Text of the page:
A triple net lease is a specific form of commercial lease agreement in which the tenant is required to pay rent, as well as contribute to the payment of the landlord’s operating expenses, such as building insurance, taxes, repairs, maintenance, and utilities.
Triple net leases are often perceived as advantageous to landlords due to the obvious benefit of reducing their responsibilities related to the maintenance and upkeep of the building. Triple net leases allow landlords to collect rental income while transferring the burden of repairing, maintaining and improving the premises to their tenants. Sometimes, this will backfire on a landlord when the tenant does not have the financial means to keep up with the operating expenses or allows the repairs and maintenance on the property to go unattended to.
Although it would appear as if there’s no reason for a tenant to enter into a triple net lease, there are a few benefits which a tenant can take advantage. Triple net leases often have fixed rental rates which are lower that those of traditional leases. This can be particularly beneficial to tenants occupying newer buildings requiring little or no maintenance and that make efficient use of utilities.
The following demonstrates how a triple net lease works:
Bill owns and operates a commercial cleaning company out of a warehouse. Bill enters into a triple net lease with his landlord to rent the 3,000 square feet warehouse at a rate of $10 per square foot each year for 10 years. Bill’s base rent for the warehouse will therefore be $30,000 per year.
The landlord includes a provision in the lease that increases Bill’s base rent by $1 per square foot every year during the term of the lease. The triple net provision of the lease states that Bill is required to pay 25% of the landlord’s operating expenses for warehouse which includes taxes, insurance, maintenance, repairs, and utilities.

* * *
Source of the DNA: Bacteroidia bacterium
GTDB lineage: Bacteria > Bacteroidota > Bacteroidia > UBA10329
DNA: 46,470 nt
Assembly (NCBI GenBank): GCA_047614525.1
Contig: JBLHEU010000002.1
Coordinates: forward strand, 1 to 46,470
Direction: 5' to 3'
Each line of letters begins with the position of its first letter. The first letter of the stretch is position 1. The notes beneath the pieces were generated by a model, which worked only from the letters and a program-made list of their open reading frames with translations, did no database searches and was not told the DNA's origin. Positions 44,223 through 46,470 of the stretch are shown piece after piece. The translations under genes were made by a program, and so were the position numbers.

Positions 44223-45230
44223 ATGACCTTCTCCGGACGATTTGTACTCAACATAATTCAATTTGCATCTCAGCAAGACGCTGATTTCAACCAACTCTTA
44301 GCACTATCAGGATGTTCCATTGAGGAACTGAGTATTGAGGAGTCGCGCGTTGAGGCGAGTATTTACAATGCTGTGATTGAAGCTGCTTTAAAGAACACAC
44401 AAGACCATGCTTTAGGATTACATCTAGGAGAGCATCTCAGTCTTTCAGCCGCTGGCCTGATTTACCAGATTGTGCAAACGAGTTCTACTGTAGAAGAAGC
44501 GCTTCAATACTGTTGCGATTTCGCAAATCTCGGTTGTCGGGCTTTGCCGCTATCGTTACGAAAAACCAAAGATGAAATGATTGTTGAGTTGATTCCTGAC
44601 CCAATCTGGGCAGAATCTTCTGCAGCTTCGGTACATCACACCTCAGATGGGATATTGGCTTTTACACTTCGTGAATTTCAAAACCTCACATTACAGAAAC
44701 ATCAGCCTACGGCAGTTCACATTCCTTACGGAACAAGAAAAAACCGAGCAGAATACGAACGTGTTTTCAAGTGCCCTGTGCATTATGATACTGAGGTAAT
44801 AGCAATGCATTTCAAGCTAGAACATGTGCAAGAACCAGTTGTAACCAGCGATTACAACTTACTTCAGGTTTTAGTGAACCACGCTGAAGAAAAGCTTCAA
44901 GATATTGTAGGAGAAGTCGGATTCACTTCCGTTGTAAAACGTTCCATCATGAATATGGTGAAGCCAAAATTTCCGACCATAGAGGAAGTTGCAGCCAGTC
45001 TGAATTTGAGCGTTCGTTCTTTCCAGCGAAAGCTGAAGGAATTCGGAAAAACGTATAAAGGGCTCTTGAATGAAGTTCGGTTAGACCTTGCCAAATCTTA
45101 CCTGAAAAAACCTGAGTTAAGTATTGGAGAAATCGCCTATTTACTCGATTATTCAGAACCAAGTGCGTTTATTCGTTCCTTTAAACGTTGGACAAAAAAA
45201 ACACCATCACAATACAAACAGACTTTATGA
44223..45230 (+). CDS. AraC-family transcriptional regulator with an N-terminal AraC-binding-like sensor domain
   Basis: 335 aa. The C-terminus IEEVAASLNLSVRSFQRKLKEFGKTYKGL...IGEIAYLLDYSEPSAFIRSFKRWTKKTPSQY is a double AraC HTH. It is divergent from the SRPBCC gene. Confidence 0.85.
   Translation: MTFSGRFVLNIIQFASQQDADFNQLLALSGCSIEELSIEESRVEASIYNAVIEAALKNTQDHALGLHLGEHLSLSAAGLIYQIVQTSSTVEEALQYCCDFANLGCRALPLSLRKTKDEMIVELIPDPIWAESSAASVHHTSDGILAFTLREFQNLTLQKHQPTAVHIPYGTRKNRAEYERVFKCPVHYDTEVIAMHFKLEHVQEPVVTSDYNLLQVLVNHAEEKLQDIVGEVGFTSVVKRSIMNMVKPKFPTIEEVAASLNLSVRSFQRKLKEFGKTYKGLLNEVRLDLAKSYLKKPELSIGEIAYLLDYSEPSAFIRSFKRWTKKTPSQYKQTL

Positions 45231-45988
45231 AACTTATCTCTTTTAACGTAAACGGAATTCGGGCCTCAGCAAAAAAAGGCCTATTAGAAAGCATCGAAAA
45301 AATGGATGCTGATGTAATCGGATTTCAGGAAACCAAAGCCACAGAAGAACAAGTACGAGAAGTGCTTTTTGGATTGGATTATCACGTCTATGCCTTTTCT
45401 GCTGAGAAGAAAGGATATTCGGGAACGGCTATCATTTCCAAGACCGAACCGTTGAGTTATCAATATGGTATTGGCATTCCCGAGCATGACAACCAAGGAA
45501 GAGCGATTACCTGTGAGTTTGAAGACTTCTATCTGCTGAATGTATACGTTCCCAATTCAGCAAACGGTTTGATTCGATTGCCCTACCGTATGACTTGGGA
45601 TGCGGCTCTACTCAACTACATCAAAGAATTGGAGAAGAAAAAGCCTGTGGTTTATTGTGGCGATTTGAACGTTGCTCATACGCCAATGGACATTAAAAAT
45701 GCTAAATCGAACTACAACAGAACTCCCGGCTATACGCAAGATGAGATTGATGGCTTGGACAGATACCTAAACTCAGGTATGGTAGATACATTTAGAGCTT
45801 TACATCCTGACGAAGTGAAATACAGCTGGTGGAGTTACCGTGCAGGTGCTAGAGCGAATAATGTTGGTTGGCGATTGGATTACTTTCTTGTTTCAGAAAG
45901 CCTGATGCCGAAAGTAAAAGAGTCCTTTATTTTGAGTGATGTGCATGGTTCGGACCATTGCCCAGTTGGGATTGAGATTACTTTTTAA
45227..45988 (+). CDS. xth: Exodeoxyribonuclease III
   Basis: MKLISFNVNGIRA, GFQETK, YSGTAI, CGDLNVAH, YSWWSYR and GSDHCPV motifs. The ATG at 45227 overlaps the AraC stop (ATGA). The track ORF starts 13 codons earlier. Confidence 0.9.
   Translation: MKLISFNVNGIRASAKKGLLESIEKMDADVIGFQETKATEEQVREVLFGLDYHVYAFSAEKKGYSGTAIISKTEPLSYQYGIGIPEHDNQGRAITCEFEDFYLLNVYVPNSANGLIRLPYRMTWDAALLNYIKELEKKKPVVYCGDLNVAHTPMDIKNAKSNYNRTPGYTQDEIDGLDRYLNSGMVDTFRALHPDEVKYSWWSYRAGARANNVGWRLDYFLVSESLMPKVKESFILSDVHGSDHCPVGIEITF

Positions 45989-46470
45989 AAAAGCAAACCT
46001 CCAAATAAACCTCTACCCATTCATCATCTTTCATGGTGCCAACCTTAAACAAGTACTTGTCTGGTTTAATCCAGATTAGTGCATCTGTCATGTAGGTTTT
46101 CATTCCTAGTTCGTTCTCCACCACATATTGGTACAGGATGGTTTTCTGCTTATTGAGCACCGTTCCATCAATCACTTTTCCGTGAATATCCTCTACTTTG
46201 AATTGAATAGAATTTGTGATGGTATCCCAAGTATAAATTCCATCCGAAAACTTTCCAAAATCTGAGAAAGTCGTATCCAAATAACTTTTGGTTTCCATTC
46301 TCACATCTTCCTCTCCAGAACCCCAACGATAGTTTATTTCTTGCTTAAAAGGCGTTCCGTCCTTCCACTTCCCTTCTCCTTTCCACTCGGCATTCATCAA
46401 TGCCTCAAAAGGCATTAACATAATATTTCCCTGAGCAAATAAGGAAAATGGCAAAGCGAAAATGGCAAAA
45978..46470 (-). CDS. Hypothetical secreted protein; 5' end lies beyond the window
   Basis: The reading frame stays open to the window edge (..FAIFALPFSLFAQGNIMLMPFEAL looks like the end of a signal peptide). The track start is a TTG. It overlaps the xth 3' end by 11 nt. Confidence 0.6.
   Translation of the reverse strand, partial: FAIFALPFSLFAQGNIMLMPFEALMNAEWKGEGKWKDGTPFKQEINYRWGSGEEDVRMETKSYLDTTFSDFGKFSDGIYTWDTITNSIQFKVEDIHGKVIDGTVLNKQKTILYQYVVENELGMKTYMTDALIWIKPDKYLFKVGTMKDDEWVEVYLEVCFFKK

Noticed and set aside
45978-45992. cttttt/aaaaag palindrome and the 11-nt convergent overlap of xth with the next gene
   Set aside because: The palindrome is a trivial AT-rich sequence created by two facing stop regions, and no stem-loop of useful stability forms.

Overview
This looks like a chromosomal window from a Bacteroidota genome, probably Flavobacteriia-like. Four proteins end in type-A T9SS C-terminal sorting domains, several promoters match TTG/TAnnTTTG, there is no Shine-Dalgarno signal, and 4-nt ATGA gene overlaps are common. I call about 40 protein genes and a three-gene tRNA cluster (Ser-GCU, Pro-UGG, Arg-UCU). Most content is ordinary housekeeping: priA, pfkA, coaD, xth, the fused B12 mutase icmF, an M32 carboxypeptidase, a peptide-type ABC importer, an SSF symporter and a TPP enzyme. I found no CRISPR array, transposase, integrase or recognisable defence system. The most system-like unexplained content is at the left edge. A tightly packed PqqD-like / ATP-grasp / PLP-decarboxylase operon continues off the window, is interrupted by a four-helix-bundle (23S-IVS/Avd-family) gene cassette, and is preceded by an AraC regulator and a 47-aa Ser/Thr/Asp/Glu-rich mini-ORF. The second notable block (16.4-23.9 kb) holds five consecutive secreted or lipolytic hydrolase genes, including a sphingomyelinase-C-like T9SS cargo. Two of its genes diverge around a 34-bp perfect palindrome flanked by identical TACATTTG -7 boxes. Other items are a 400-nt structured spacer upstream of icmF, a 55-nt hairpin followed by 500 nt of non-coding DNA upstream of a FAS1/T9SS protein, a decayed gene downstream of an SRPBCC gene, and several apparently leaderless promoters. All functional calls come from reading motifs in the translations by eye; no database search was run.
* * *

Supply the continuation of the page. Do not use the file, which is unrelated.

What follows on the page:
In the first year of the lease, the operating expense are as follows:
- $5,000 for real estate taxes.
- $2,000 for insurance
- $1,000 for repairs and maintenance.
- $2,000 for electricity and $4,000 for heat/air conditioning.
Based on these numbers, Bill would pay a total of $33,500 ($30,000 in rent and $3,350 for 25% of the operating expenses. This is not really a problem for Bill as long as he knows approximately what the operating expenses are and what he will have to pay each year.
Consider, however, that, in year two, the warehouse floods and it costs $20,000 to renovate the building. Bill would now have to pay an additional $5,000 (25% of the repair) on top of the base rent and 25% of remaining operating expenses for the year.
As this blog has discussed before, the negotiation and preparation of a commercial lease in can be remarkably complex, therefore, it is advisable to consult with an experienced real estate attorney before and during the negotiation process. If you have questions about commercial leasing in Illinois, contact the experienced real estate attorneys at The Slater Firm, Ltd. today.